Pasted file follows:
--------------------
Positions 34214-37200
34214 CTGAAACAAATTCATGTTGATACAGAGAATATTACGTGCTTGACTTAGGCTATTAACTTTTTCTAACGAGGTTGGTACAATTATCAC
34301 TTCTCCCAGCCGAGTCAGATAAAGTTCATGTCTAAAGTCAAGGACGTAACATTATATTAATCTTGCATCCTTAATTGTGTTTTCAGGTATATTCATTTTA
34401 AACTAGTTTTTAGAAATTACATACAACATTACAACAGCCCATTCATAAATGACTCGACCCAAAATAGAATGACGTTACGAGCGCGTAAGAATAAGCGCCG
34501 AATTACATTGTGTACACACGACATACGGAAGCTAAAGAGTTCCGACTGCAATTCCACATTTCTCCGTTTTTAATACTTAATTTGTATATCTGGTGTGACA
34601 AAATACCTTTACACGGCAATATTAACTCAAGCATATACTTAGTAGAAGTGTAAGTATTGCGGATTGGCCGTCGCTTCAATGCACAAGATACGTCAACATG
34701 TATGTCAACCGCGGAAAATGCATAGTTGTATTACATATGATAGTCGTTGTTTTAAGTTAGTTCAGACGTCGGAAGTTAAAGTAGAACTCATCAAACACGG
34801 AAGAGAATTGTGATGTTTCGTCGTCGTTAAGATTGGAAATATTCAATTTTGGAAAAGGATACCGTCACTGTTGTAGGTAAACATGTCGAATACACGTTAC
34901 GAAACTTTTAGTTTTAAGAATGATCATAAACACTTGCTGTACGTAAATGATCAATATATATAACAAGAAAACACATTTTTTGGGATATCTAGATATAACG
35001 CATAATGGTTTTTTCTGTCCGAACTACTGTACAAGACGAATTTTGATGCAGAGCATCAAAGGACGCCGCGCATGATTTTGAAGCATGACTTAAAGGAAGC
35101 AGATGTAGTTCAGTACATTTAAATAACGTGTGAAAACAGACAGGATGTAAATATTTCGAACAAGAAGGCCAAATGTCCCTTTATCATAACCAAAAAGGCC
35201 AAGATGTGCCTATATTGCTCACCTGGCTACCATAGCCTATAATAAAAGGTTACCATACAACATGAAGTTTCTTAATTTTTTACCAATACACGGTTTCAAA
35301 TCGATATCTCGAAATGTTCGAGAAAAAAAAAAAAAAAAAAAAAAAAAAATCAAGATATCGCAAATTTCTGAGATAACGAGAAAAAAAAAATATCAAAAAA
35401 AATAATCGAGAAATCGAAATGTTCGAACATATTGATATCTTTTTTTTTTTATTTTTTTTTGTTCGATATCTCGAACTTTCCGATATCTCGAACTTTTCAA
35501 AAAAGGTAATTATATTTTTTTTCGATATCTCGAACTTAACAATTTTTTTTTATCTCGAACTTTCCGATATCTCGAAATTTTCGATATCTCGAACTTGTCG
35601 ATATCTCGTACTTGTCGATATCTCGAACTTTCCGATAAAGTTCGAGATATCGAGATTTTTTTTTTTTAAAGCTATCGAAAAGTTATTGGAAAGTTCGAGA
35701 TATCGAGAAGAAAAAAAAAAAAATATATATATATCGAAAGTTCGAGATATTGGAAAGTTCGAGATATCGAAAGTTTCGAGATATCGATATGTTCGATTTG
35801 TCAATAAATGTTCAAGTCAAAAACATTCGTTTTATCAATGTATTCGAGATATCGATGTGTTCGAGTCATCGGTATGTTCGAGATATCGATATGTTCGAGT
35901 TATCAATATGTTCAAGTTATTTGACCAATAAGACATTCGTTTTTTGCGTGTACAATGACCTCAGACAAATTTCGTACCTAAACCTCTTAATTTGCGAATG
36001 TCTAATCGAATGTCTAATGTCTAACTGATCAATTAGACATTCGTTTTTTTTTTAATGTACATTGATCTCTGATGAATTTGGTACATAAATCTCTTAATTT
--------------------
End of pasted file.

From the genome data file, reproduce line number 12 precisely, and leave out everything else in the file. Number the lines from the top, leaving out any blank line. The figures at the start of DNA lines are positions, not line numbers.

35201 AAGATGTGCCTATATTGCTCACCTGGCTACCATAGCCTATAATAAAAGGTTACCATACAACATGAAGTTTCTTAATTTTTTACCAATACACGGTTTCAAA